Matt Murray, one of the stars of CBS' new fall comedy 9JKL, can best explain the importance of diversity and inclusion on TV by telling you about a haircut.

"One of the hairstylists [on set] came up to me and said 'Listen, if you want, we can get you a barber to come here and cut your hair, because I don't know how.'" A native of Detroit, Murray, who is half-black, told TV Guide at CBS' party as part of the Television Critics Association summer press tour Tuesday that he appreciated the gesture. That's because he's experienced the alternative, worst-case scenario: a (white) hairstylist on another set who assured him she could give him a haircut, but ended up screwing up his hairline so badly that a makeup artist had to be summoned to color it in.

He laughs about it now, but for him, having hairstylists and makeup artists on set who don't know how to work with varying hair types and complexions — or worse, cause a disaster by assuming that they're all the same and plowing ahead — is a tip-of-the-iceberg issue emblematic of the systemic diversity and inclusion gaps that've been plaguing the TV industry for a while. "You have to be conscious...to have awareness," he said.

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Matt Murray, 9JKLMatt Murray, 9JKL

As a star of a CBS show, his statement couldn't be more fitting — or ironic, given the network's shaky history with diversity which, at least optically, looked abysmal this year. Just one year after debuting a lineup of shows all led by white men (putting CBS dead last among other networks), Doubt with Laverne Cox was swiftly canceled, and Hawaii Five-0's Asian co-stars Daniel Dae Kim and Grace Park left the show in protest for being paid less than their white counterparts. CBS' losing streak came to a head Tuesday, when Kelly Kahl, president of CBS Entertainment, and Thom Sherman, senior executive vice president of programming at CBS, had a pretty disastrous Q&A with reporters at TCA, as they struggled to explain why the network has no female leads and casting departments on both coasts that are entirely white.

Change appears to be coming, however slowly: The socially conscious S.W.A.T.has Shemar Moore as a lead and, behind the camera, Aaron Rashaan Thomas, who is African-American, as an executive producer. The network has renewed Superior Donuts, with comic Jermaine Fowler executive-producing and starring. He and other stars at the network told TV Guide the inclusion issue is perplexing, frustrating and yet hopeful; though they agreed more change was necessary, all the talent in front of the camera had varying thoughts about the issue and how to fix it.

Jermaine Fowler, Superior DonutsJermaine Fowler, Superior Donuts

"It's annoying, I'm not going to lie," Fowler told TV Guide. "They're taking small steps to getting there with shows like ours. We have a show that's about gentrification and sexism and racism and police brutality... we could benefit from having more of color in that room. At the same time, the writers we have now are really damned open-minded and they do a good job of listening to the ideas that I have. I don't feel like I'm trapped. But [CBS] has a long way to go."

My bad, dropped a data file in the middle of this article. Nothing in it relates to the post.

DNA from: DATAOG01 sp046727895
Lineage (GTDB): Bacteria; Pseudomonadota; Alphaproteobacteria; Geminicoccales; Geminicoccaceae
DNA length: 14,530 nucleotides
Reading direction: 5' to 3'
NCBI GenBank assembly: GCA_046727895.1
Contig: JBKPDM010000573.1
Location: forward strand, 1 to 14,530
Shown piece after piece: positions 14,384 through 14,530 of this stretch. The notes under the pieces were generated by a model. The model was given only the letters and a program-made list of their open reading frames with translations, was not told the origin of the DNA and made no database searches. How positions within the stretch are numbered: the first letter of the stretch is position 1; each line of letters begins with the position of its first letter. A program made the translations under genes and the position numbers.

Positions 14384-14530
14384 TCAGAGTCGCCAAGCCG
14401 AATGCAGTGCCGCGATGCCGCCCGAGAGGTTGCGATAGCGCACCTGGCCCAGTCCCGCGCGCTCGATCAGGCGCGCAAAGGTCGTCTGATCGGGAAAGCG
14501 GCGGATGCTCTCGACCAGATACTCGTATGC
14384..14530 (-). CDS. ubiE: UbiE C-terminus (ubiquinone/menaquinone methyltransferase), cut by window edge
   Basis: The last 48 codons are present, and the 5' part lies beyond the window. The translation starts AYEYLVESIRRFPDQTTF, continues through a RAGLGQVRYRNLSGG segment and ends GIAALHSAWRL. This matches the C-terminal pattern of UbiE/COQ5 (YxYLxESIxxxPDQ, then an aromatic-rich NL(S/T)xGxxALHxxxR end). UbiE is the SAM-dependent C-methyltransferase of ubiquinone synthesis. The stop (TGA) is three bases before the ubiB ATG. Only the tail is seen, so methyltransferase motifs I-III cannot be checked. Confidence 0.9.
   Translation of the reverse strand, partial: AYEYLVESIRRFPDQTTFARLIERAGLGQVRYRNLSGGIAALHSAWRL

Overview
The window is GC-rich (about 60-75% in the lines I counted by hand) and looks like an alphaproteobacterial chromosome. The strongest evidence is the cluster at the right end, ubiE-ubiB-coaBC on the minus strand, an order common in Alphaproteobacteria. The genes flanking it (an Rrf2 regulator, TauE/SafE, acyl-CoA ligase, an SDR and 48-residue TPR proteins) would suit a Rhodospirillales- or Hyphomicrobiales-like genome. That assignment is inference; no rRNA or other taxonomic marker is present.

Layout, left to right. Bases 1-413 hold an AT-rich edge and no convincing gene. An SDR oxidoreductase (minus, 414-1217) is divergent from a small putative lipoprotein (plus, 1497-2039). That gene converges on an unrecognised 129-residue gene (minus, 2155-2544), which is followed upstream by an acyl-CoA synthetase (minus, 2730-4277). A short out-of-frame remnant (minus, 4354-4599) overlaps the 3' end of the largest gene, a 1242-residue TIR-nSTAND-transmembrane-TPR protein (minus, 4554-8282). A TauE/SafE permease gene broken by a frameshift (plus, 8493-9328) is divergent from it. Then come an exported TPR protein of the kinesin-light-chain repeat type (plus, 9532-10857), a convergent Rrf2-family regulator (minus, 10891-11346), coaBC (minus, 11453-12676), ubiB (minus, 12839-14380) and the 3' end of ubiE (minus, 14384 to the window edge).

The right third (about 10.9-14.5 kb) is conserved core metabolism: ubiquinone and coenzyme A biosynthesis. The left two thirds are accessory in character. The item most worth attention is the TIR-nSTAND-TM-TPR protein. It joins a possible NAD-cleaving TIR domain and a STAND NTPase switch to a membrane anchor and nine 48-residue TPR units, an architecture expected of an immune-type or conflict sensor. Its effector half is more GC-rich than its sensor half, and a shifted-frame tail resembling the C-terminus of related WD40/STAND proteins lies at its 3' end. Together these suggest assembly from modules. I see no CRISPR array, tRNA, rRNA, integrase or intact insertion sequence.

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Azi Tesfai, who plays Nadine on The CW's Jane the Virgin (The CW is owned by CBS) was was one of many who noted that inclusion is created with more stories — and the Golden Globe-winning Jane is a success story. "Jane the Virgin is about a real family. That's why people relate. It's not about race. We're a diverse world. They're telling honest and true stories about real people — lawyers and doctors and detectives can be different races, and ages." Her co-star Andrea Navedo agreed. "Jane the Virgin was a groundbreaking show, but there's always more work to be done. I think that it will continued to go that way. I think it's going in the right direction."

Duane Henry, Wilmer Valderrama, <em>NCIS</em>Duane Henry, Wilmer Valderrama, NCIS

Of course, CBS' actors — many of whom have been with the network for many seasons — aren't very likely to bad-mouth their employer in public. Even still, most of the talent TV Guide spoke with on the subject struck a fine line between awareness of a pervasive and systemic problem and optimism. "CBS has been great with me; I have absolutely nothing to complain about," said Boris Kodjoe of Code Black. "But that doesn't mean my head is in the sand. It's the industry as a collective that has to do better on the executive level. That's where we need to take hold. That's where things have to change."

Richard T. Jones, co-starring on the forthcoming Wisdom of the Crowd with Jeremy Piven, also put an emphasis on writers and showrunners. "We have to get more behind the scenes in the creative process," he said, adding that criticisms of CBS' inclusiveness are fair depending on which shows are being picked up. (It should be noted that CBS has a robust diversity institute, which has been grooming actors, writers, and directors for over a decade.) Wilmer Valderrama of NCIS co-signed Jones' sentiment, explaining that a lot of what we see (or don't) has to do with a lengthy, unpredictable process. "I think it's very seasonal," he said. "Unfortunately not a lot is getting green-lit. But I have to say, working with CBS, they really are working on it and you're going to see the evolution of it in the next two, three years."

On the whole, CBS' on-screen talent seemed encouraged by progress, while eager to see the network make more changes. Some, like Fowler, are looking for progress faster than others. "I can't force them to... change what's been making money for years," he said. "l know a lot of brothers and sisters and and very talented people who have great ideas, who are just as capable of making TV shows as some other folks who aren't black or Asian or Latina. They [CBS] really have to explore and expand on what they have."

(Disclaimer: TVGuide.com is owned by CBS.)